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190 nations announce their intention to stop using coal at COP26 meeting
BBC World News Reported on November 4, citing aเล่น สล็อต ออนไลน์ ทาง มือ ถือstatement by the British government, 190 countries around the world jointly declare their intention to stop using coal as energy to generate electricity during the 26th United Nations Summit on Climate Change, or Kop26, in Glasgow on the same day.
There are nations that are major coal users. many countries of the world Participated in the declaration of intent included Poland, Vietnam and Chile. The world's most reliant on coal for power generation, such as Australia, India, China and the United States, declined to join the pledge.
However, if there is a signing to certify this agreement This is a guarantee of the obligation to cease any new investments. in the construction of coal-fired power plants both within their own country and abroad. It also agreed to phase out coal use from the 2030s, while poorer countries must cut their coal use by the 2040s.
Britain, the host of the Kop 26 meeting, has made the elimination of coal a key issue. After the British themselves were clearly successful in this regard. also revealed that More than 40 countries have signed the declaration so far, with Poland, Vietnam and Chile among the key coal consumers agreeing to step up their coal use. including not constructing a new coal-fired power plant for the first time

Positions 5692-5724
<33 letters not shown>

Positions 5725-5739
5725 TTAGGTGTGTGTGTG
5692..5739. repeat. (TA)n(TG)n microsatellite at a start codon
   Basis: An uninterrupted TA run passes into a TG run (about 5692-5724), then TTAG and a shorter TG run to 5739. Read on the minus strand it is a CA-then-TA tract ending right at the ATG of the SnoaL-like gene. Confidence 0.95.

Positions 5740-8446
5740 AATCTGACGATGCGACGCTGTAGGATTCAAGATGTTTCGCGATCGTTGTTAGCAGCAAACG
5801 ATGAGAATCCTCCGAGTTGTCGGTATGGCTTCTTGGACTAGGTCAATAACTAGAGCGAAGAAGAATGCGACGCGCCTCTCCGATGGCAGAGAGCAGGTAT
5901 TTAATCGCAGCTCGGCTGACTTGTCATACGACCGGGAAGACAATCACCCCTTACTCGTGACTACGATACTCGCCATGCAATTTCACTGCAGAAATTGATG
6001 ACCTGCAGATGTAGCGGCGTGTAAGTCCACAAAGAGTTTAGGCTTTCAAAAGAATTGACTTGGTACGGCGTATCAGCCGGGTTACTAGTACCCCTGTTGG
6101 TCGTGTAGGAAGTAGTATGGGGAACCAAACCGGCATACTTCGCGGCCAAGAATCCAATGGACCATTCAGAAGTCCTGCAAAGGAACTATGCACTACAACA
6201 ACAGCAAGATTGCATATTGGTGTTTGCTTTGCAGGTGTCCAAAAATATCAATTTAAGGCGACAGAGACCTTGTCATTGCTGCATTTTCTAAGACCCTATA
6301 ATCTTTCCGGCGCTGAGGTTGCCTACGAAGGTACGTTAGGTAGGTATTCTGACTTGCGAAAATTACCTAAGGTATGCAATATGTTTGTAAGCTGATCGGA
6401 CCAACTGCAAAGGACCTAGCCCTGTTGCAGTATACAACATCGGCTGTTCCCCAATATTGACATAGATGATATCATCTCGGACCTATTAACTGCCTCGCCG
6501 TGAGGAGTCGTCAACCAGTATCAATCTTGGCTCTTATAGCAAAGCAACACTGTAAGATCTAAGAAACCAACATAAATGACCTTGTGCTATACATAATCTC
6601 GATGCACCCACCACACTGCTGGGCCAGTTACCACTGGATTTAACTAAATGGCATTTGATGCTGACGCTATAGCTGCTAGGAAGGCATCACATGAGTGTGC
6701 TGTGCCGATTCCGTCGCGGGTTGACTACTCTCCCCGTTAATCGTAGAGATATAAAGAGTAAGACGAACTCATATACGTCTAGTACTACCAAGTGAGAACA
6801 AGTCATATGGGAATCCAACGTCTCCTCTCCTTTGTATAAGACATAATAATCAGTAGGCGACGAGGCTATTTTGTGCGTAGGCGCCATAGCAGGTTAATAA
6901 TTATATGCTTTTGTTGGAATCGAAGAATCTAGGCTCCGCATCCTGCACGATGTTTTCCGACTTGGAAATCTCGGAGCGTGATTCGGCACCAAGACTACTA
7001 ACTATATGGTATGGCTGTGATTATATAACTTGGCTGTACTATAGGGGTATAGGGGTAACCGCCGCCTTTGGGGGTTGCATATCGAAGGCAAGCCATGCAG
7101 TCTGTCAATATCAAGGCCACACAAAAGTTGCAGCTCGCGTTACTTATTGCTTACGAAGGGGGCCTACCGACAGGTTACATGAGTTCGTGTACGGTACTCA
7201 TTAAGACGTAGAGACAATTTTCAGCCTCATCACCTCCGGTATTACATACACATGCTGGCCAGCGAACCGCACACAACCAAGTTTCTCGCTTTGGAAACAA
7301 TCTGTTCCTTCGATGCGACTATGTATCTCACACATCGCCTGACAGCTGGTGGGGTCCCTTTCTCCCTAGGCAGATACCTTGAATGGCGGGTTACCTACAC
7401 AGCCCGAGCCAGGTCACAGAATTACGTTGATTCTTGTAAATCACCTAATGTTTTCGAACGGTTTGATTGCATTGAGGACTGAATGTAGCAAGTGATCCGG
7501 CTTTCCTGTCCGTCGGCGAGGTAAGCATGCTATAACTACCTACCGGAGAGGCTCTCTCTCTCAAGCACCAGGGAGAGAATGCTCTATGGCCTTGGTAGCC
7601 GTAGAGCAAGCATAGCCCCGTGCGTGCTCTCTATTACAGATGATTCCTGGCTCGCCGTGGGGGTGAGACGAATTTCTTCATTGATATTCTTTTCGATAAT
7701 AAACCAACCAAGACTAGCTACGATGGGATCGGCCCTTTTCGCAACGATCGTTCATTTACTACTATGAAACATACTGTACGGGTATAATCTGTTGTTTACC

British Energy and Commerce Minister Kwazi Quarteng said: The declaration shows that the end of coal is not far away. When the world moves in the right direction Ready to shape the fate of coal in exchange for its economic and environmental benefits by building a future based on clean energy.
However, British shadow commerce minister Ed Milliband Instead, he saw that this agreement had no practical effect. from the fact that the world's largest coal-consuming country China and India and other major greenhouse gas emitter nations that are not included in this Agreement
Despite progress in reducing coal use, it is evident that as many as 37 percent of coal will still be used to generate electricity in 2019, and countries like South Africa, Poland, and India still need to invest money. enormous if they want to make their energy production sector cleaner
Juan Pablo Osornio, head of the Greenpeace campaign group, said overall. This declaration of intent It is still far below the desired target within this decade of reducing fossil fuel use.